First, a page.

Did President Sarkozy Really Call a Journalist a Pedophile?

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French President Nicolas Sarkozy

Remy de la Mauviniere/AP

Sharp-tongued French President Nicolas Sarkozy has become (in)famous for his verbal pugilism—a big reason why he’s taken a battering over comments that were, naturellement, assumed to be more offensive than they were. So much for a reputation as the fastest lip in the west.

Following the lead of French media, the global press has fired off withering reports of a livid Sarkozy accusing a hostile questioner of being a pedophile. Accounts describe Sarkozy turning on a journalist questioning him on suspicions of possible ties to an alleged illegal kick-back scheme that arose from a defense contract in the mid-1990s. Infuriated by the bad press that a legal inquiry into the matter has caused him, articles said, Sarkozy responded by telling the reporter, “it appears you’re a pedophile, (and) I’m convinced that’s true”.

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Were that not bad enough, Sarkozy later exited the Nov. 19 the off-the-record discussion with journalists with the shout, “See you tomorrow, pedophile friends!” Given his previous record of insulting comments—including ordering a man who refused to shake his hand during a public appearance in 2008 to “Bugger off, you poor a___hole”—the notion of Sarkozy fending off questions about his honesty with pedophile accusations seemed entirely feasible.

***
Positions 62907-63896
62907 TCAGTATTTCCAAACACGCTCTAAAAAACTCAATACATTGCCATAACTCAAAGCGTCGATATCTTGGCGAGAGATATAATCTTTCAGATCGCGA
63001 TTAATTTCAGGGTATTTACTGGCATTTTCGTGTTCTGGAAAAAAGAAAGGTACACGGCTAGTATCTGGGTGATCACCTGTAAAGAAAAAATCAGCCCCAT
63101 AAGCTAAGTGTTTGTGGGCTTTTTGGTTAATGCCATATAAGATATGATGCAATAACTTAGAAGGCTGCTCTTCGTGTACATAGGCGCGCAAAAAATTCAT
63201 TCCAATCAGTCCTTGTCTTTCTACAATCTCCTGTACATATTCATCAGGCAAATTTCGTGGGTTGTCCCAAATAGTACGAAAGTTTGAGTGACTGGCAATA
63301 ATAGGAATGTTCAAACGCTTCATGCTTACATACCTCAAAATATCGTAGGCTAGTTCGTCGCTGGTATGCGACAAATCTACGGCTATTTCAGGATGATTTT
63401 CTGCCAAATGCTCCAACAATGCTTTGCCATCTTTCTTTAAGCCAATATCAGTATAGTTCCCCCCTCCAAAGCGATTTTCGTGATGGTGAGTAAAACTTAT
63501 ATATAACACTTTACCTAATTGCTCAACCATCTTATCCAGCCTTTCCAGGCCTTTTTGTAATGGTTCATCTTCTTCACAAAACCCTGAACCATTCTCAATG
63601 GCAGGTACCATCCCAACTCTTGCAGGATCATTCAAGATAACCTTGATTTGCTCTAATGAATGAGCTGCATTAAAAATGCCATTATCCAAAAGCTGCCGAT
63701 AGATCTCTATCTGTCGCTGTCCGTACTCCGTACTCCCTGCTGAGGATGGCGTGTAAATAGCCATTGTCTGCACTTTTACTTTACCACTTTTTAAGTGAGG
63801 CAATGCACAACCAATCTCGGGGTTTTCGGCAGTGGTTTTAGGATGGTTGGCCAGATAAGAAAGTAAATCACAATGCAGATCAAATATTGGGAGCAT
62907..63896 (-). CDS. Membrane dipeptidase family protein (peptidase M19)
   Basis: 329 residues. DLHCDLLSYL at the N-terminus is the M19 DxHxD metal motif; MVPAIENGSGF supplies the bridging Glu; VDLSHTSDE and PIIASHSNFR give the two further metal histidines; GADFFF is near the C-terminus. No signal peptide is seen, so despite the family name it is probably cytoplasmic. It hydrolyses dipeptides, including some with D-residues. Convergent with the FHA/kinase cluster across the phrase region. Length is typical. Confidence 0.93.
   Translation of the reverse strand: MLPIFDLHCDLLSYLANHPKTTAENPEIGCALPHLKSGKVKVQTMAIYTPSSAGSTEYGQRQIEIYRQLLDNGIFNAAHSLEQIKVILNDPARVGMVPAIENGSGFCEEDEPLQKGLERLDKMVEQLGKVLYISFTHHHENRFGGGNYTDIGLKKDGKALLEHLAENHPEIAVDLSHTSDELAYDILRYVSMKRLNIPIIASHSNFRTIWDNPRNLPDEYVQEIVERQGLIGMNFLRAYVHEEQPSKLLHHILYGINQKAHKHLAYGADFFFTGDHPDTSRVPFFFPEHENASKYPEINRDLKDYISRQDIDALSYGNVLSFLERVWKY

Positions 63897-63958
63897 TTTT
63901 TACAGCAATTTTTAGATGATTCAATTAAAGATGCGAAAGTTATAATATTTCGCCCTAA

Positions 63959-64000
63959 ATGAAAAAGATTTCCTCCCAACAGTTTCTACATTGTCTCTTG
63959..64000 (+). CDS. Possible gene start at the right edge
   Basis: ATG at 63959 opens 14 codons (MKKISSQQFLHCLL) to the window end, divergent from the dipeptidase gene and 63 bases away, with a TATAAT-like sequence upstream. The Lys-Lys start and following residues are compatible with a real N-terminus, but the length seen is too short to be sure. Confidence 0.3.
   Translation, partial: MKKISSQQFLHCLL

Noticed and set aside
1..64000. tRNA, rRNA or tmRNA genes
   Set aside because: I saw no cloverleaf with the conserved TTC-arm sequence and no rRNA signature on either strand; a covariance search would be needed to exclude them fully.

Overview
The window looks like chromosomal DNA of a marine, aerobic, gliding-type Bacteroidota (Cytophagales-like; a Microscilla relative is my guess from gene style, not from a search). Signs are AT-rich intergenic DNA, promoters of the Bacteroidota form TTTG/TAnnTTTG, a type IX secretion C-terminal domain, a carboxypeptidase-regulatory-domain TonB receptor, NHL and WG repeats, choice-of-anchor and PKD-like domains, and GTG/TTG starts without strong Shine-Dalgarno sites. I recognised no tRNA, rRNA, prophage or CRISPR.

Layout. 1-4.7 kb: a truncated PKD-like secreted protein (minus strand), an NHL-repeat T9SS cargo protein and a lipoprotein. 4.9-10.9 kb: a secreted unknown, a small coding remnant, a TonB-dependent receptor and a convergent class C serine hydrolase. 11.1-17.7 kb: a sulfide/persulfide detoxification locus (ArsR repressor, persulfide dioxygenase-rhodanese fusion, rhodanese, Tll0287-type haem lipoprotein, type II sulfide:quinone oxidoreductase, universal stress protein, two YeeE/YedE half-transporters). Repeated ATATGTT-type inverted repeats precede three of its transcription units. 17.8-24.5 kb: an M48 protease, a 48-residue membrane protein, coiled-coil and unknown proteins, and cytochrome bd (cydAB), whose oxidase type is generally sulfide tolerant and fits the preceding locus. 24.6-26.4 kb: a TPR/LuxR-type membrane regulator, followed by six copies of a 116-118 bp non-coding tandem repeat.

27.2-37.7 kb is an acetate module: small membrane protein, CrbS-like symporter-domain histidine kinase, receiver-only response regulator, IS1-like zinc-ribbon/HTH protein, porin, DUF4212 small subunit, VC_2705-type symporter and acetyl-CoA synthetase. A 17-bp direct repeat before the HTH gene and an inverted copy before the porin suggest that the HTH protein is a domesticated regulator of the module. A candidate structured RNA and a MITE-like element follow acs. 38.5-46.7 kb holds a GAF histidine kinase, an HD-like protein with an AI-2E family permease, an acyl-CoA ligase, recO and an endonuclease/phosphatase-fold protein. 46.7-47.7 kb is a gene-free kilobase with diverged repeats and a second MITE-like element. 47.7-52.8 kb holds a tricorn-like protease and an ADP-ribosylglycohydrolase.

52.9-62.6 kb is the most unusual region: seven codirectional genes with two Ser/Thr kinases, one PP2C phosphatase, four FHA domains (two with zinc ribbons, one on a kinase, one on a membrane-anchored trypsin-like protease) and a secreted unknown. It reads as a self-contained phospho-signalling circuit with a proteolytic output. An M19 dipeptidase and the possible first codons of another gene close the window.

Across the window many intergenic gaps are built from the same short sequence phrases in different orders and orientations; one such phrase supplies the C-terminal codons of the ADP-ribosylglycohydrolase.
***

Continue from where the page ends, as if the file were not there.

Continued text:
The snag is, that’s not how things went down. An audio recording that captured the exchange—put online by daily paper Libération Wednesday—makes it clear Sarkozy was neither angry nor aggressive in making the pedophile comment. It also finds Sarkozy using the public charge of pedophilia as comparison to how damaging it is to politicians when the media goes big with reports on suspicions of wrong-doing when no evidence proving them has been found. And rather than smearing all reporters present with the charge of pedophilia, Sarkozy’s parting salutation was in fact a risible manner of noting the hyperbole of his example. Fairly innocuous, but effective in generating lots of misplaced consternation about presidential verbal abuse.

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So what happens now that it turns out the excitement was all smoke, no fire? Many French pundits have simply switched gears with the same topic: rather than fretting over Sarkozy’s uncontrollable temper, many commentators are now debating whether his use of the pedophile comparison isn’t another sign he lacks the reserve and hauteur required of France’s presidents. What’s French for “you can’t win for losing”?